The English statesman Edward Seymour, 1st Earl of Hertford Duke of Somerset (ca. 1506-1552), who served as lord protector, favored Protestantism, union with Scotland, and economic change.
Edward Seymour was the son of Sir John Seymour of Wolf Hall, Wiltshire. The flowering of Henry VIII's passion for Jane Seymour, Edward's younger sister, opened the gates to royal preferment. One week after Jane's marriage to Henry (March 30, 1536), Edward was created Viscount Beauchamp of Hache, and 3 days after the christening of his nephew Edward, he was made Earl of Hertford (Oct. 18, 1537). Henry VIII's death (Jan. 28, 1547) provided him with his opportunity. With the cooperation of Henry's secretary, he kept Henry's death a secret until he secured possession of his 9-year-old nephew, now Edward VI. He made known Henry's death at a council meeting on Jan. 31, 1547, and secured assent to his becoming lord protector; later he became Duke of Somerset (Feb. 16, 1547).
On Easter, 1548, Somerset instituted a new religious service. The first Act of Uniformity, prescribing the new service and commanding the use of an English Prayer Book, passed in 1549. The tone was Protestant, the emphasis on transforming the Mass into a commemorative act. Somerset's dream of Scottish union foundered on his inability to complete arrangements for marrying Edward VI to Mary, Queen of Scots, who instead married Francis, the Dauphin of France. In 1548 Somerset issued a proclamation forbidding enclosure and set up an investigatory commission which led to discontent among landowners. Moreover, his plan to place a head tax on sheep aroused opposition.
The revolts of 1549—the rebellion in the western counties of Devonshire and Cornwall, a reaction to the Prayer Book; and Ket's Rebellion in Norfolk, originating from economic discontent—caused further dissatisfaction. John Dudley, the Earl of Warwick, who had successfully crushed Ket's Rebellion, gained control of the council, and Somerset was sent to the Tower on Oct. 14, 1549. Released later, he was ordered to appear before the council on Oct. 4, 1551, the same day that Warwick became Duke of Northumberland. Somerset was sent to the Tower on October 16 and executed after trial at Tower Hill on Jan. 22, 1552.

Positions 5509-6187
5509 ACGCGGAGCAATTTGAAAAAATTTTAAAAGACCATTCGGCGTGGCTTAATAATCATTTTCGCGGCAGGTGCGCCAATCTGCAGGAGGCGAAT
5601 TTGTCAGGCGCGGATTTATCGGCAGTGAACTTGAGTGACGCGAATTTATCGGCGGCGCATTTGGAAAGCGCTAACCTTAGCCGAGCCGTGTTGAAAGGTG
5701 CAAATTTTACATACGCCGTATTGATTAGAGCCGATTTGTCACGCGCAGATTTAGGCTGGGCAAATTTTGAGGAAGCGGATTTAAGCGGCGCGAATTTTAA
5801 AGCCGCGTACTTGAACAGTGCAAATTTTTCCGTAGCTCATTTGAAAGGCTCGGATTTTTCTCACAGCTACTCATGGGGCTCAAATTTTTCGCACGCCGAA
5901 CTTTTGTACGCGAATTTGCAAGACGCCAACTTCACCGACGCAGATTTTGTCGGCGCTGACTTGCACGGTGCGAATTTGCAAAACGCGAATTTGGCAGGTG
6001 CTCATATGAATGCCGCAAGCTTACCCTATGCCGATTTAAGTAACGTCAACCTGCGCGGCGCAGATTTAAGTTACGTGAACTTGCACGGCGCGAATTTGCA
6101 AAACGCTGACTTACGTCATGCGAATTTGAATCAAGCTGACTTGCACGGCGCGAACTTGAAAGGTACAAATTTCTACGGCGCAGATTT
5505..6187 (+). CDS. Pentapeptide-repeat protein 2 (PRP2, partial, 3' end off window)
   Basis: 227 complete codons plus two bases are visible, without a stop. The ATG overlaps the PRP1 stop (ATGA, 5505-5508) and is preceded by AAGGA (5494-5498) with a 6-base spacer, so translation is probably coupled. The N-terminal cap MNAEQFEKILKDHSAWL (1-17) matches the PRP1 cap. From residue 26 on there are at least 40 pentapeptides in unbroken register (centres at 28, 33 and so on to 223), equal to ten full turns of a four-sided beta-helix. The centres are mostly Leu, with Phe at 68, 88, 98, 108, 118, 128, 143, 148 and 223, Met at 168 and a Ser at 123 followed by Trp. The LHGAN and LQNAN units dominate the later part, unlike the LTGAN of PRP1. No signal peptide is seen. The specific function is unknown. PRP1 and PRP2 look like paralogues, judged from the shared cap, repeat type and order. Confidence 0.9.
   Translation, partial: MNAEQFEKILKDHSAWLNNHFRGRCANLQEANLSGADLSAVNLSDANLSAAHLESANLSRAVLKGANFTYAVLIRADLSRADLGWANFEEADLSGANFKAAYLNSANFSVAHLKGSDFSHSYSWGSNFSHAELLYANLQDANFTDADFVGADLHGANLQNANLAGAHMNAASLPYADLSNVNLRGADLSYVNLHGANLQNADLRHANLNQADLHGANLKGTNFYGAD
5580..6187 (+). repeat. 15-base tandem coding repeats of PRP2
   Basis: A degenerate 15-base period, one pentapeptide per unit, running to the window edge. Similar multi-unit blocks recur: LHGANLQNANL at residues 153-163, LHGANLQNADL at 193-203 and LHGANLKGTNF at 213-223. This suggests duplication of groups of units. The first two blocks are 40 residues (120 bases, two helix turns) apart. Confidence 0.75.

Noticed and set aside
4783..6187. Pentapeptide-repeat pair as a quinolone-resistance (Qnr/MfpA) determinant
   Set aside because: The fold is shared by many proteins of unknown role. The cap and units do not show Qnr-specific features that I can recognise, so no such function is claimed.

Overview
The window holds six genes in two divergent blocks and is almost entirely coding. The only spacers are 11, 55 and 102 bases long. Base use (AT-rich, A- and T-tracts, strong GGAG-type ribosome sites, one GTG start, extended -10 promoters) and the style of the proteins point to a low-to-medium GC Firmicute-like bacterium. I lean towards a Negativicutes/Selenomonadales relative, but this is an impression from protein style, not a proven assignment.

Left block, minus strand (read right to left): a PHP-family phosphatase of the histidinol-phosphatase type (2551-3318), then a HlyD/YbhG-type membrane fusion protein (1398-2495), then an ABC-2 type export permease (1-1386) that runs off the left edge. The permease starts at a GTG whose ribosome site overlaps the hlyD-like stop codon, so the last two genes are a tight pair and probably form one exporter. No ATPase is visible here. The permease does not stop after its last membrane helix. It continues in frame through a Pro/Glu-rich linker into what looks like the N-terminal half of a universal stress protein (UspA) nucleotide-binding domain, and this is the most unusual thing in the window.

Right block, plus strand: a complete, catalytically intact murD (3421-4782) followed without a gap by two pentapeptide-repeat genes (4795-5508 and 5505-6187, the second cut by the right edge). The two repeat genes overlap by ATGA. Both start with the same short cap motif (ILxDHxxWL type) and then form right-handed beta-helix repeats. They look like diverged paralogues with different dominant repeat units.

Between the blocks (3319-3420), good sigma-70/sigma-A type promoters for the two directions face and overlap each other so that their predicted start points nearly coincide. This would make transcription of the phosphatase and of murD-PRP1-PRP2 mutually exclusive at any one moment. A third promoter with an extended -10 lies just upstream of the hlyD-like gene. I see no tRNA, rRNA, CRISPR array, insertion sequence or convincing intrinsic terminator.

Handsome and personally gracious, Somerset was an ambitious man who lacked the patience to bring his visionary ideas to fruition. A successful general who beat the Scots at Musselburgh (Sept. 10, 1548), the last pitched battle fought between the two countries, he did not pay enough attention to the practical politics which might have prevented his fall. His enduring monument is the part he played in the advance of Protestant views and the promulgation of Thomas Cranmer's magnificent Prayer Book.
Further Reading on Duke of Somerset
The best book for the details of Somerset's policies is A. F. Pollard, England under Protector Somerset: An Essay (1900). For a view of religious change see Jasper Ridley, Thomas Cranmer (1962), and A. G. Dickens, The English Reformation (1964; rev. ed. 1967). Consult the admirable work by S. T. Bindoff, Ket's Rebellion, 1549 (1949), for an analysis of agrarian discontent.